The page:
Macon Electric Heating and Air has seen increased success in the past few years, with geothermal heat pump sales being the cornerstone of the business. The company has installed hundreds of ground source units since inception and continues to take on new jobs that put geothermal heating and air systems to the test. One such project to note is a recent job located near Brookfield at the home of Mr. and Mrs. Harold and Clydene Loyd.
Loyd Pool Project
In August of 2017, Mr. and Mrs. Loyd approached Scott Henderson with a heating and air project that was very unique: to heat their indoor pool and pool house. The couple wanted to heat their 20 by 40-foot pool to 86 degrees year-round and keep their 28 by 68-foot pool house to a constant temperature of 86 degrees, as well.
Henderson initially had the idea to recommend using geothermal heating to the Loyd’s, because he knew it would be the most efficient method for them. Geothermal would have the potential to save them hundreds to potentially thousands of dollars on their annual heating bill. While choosing this system would be the most money-saving option for the Loyd’s, it was also going to incur the largest up-front cost. When Henderson ran the numbers based upon usage and output of the geothermal system versus a gas system, the savings was indicated that encouraged the Loyd’s to select the purchase that was almost $15,000 more initially. However, this choice would prove to pay itself off in less than two years. The calculated savings was almost $700 a month on their electric bill.
“We were excited about the expected savings that the geothermal units would provide,” stated Mr. Loyd. “This type of system is definitely the way to go for any heating and cooling application.”
The Loyd’s agreed with Scott and decided to proceed with the project using geothermal heating. It was started in November of 2017. The project included a five-ton Geocomfort Water-to-Water geothermal unit to heat the floor in the pool house and six-ton Geocomfort Water-to-Water geothermal unit to heat the water in the pool itself. Unique considerations for the project included avoiding metal ductwork due to the humidity level that was created in the room and strategically placing the heat pipes in the concrete for maximum effectiveness. MEHA overcame the challenge by purchasing a canvas-based ductwork system for the humidifying unit and installing plastic molding material for the concrete heat lines. The project was completed in March of 2018.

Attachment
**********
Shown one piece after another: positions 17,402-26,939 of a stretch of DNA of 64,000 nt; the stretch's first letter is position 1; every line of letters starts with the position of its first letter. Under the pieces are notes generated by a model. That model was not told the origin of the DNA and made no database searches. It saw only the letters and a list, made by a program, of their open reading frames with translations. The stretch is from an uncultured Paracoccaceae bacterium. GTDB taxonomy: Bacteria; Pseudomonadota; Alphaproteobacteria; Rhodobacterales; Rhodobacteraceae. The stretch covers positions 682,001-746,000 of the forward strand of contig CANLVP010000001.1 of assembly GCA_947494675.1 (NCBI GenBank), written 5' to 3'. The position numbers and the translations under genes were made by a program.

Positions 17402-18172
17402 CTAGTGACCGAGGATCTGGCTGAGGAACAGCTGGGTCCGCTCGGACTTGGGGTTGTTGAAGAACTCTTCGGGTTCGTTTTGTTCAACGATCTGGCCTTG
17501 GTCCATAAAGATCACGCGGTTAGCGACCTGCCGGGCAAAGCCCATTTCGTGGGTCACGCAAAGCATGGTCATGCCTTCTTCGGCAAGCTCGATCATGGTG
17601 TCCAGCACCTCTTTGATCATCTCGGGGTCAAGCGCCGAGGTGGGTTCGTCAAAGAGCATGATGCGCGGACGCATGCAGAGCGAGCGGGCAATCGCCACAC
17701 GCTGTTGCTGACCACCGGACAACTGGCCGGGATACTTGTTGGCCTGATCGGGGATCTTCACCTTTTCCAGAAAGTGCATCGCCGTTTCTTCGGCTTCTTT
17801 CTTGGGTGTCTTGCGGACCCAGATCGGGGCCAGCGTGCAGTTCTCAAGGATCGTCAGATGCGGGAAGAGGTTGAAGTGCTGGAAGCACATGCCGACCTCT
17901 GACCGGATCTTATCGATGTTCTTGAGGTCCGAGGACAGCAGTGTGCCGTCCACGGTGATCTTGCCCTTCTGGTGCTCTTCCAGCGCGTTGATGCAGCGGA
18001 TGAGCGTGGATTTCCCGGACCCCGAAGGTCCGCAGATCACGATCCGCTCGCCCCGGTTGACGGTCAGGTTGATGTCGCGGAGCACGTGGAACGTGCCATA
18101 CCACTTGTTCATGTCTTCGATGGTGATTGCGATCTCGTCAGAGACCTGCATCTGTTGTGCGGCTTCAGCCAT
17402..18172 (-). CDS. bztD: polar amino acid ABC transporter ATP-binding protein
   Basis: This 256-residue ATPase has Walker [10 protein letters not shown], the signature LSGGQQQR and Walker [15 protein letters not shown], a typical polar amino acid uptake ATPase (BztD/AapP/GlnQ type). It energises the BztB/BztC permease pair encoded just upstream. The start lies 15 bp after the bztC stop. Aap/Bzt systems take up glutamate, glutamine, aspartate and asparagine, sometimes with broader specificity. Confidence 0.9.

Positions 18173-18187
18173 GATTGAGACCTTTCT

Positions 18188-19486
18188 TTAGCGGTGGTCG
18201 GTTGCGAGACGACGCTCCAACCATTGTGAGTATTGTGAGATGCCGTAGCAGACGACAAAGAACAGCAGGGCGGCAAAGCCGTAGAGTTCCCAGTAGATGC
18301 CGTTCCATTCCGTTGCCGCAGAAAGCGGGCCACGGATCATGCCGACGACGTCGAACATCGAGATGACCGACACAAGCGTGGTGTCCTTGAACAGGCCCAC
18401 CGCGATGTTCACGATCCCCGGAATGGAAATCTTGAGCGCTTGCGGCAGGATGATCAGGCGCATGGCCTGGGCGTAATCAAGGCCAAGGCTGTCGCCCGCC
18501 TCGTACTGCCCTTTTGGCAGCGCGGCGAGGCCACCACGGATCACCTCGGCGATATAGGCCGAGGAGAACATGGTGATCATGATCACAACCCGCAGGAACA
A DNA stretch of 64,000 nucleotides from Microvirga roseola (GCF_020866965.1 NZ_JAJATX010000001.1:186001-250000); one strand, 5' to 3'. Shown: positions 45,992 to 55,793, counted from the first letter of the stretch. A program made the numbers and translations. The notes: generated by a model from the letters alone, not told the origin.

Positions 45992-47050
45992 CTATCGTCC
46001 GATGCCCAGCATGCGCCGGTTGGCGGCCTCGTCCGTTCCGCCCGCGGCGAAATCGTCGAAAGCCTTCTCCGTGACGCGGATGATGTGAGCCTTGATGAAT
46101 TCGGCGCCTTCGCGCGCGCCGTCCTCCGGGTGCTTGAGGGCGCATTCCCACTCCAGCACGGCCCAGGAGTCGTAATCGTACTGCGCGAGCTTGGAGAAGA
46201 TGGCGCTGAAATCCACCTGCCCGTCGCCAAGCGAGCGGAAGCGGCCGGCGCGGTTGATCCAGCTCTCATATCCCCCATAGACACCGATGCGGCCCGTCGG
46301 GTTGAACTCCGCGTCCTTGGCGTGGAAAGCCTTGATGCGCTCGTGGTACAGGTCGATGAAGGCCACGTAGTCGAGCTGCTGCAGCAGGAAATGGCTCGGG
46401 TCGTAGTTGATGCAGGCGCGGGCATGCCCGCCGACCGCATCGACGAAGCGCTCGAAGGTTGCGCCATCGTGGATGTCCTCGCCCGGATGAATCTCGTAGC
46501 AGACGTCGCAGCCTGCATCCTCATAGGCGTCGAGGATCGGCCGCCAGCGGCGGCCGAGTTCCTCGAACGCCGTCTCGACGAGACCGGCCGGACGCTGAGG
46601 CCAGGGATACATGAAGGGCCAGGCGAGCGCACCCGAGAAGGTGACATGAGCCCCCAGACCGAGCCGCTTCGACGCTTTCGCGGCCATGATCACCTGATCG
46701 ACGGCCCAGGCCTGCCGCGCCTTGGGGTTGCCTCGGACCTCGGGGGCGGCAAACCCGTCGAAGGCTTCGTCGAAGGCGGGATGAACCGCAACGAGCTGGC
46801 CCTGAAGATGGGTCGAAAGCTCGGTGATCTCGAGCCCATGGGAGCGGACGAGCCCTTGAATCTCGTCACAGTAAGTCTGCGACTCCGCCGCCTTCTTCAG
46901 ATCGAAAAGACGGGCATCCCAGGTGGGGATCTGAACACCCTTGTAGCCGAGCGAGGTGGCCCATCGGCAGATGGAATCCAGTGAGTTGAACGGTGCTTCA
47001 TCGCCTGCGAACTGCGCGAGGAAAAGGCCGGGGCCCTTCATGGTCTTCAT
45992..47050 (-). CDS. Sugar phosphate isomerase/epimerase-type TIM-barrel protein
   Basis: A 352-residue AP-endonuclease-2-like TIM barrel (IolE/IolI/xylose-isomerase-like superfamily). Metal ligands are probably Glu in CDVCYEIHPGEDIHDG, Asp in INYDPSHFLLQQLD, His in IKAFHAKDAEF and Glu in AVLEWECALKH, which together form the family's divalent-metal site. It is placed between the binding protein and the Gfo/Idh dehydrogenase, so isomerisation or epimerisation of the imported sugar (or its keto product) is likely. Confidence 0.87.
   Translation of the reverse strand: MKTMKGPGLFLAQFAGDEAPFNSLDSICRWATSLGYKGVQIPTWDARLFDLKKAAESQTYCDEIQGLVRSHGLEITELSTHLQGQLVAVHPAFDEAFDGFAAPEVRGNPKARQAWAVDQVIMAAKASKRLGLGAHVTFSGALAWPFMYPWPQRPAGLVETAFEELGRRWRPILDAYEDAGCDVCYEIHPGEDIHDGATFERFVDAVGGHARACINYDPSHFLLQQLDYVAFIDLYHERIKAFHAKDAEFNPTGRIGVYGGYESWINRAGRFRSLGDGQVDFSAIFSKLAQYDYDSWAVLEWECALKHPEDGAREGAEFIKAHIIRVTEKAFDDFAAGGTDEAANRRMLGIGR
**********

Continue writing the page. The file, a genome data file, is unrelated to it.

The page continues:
Over a year later, the Loyd’s are very happy with their purchase and the geothermal units are keeping the pool and pool house to their desired temperature. “I’m thrilled with our geothermal system and its ability to keep our pool so warm, even in the wintertime,” Mr. Loyd explained. “Macon Electric Heating and Air and Scott Henderson were wonderful to work with and we were able to count on them throughout the whole process and even after the fact.”
All-in-all, this project was one of a kind and is the only geothermal install of its kind in the area. Both MEHA and MEC recommend that when considering the purchase of a new HVAC unit for any purpose, look at geothermal first. Have MEHA or your HVAC contractor run the numbers and explain the payback of the geothermal unit as opposed to any other system. While the up-front cost may be a little higher in some scenarios, the payback is well worth the investment.
For more information on geothermal heating and cooling systems, or Macon Electric Heating and Air, please visit www.maconeelectricgeothermal.com or call (660) 376-3636.